Nike has the swoosh, Target has the bull's-eye, and soon Anne Arundel County government will have a you-know-you-want-to-work-here logo of its own.
At least that's the aim of a design contest that the county has launched to find an image that brands the county government as an attractive career option.
County Executive John R. Leopold, who more than 30 years ago dabbled in abstract expressionist oil painting, said the effort will also be an opportunity for an artist to "participate in an artistic adventure."
"I've always enjoyed mixing the two worlds of arts and politics, and this will energize our cultural devotees," he said. "And it adds spice and zest to the county."
The logo will be used on county brochures and will be used for job recruitment at career fairs, said Tricia Hopkins, an assistant personnel officer.
"We want to provide some county name recognition that is quick and easy and grabbing," she said, adding that the county is taking it cue from corporate America. "We are trying to communicate who we are and what we represent ... so that people will consider Anne Arundel County government as an employer of choice."
The county government has a work force of about 6,000 people, with about 350 vacancies, and the base expansion at Fort Meade is expected to create additional jobs as the need for services expands.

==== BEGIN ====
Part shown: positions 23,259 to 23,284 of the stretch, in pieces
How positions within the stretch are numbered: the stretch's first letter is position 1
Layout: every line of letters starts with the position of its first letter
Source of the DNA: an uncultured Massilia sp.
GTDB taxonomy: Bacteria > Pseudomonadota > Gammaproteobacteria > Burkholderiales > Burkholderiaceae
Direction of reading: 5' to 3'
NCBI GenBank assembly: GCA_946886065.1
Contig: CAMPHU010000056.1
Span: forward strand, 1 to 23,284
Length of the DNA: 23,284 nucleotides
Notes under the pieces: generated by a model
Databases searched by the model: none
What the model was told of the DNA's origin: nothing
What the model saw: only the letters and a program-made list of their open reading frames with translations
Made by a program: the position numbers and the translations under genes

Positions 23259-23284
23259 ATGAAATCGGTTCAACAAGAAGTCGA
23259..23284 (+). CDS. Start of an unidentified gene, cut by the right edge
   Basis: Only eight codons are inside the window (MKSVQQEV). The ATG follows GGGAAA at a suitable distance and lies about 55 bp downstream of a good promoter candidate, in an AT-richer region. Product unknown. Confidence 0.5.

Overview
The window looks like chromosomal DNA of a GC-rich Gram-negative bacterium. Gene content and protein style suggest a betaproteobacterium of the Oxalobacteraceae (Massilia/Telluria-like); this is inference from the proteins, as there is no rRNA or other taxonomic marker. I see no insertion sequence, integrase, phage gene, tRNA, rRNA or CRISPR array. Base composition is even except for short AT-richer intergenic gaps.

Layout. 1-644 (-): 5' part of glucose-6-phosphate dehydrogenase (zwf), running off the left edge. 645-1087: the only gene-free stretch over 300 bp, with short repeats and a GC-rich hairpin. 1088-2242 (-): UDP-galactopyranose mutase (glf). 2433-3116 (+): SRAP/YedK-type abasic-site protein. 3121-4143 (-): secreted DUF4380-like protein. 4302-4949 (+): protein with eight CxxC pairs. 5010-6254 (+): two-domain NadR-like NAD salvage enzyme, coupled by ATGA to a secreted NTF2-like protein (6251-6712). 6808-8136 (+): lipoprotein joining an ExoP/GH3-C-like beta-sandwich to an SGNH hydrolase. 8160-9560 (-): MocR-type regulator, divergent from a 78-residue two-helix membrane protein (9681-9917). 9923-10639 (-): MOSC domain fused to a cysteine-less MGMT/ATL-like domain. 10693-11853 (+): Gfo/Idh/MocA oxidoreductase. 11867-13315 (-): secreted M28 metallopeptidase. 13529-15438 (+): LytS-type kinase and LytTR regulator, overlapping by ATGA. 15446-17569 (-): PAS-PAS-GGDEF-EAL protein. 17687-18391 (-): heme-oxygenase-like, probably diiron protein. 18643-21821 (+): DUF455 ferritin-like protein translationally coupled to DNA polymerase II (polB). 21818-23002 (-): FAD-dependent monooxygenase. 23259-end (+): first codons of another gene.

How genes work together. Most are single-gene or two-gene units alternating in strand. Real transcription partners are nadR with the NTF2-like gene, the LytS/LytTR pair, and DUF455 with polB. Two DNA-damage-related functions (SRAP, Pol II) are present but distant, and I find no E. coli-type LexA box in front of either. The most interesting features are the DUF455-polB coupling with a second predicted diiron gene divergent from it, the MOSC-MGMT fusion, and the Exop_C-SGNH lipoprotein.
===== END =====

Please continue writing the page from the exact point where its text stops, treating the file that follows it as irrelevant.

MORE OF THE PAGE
The military base realignment and closure process will bring an estimated 22,000 federal government and private-sector jobs to Anne Arundel within the next seven years.
A different and imaginative logo could make a difference for job hunters, Leopold said, pointing to his own red campaign yard signs, reading simply "Leopold," as an effective branding tool. He has used a variation of the sign throughout much of his local political career, during which he has lost one race in 25 years.
"If you have a consistent logo, it can sometimes be more powerful than all the verbiage," he said.
Yet Bob Burdon, president and chief executive officer of the Annapolis and Anne Arundel County Chamber of Commerce, questioned the need for an additional symbol.
"The county seal is who we are, the county flag is who we are, and, quite frankly, the county has done very well with current symbols," he said. "The county has to make sure that they aren't compromising the current brand and creating confusion."
Logo designs, which must be received by May 31, will be judged on clarity of message and originality and should be bold enough for different formats. A winner will be chosen from the finalists in the student, citizen and employee categories.
Leopold, who once traded a still life for a three-piece suit, offered some artist-to-artist advice.
"I'd just urge them to think about what the county represents," he said. "It's the heartbeat of the defense industry and new intelligence network ... so maybe try to capture the county's pivotal role in state and nation."
For more information and submission guidelines, visit www.aacounty.org.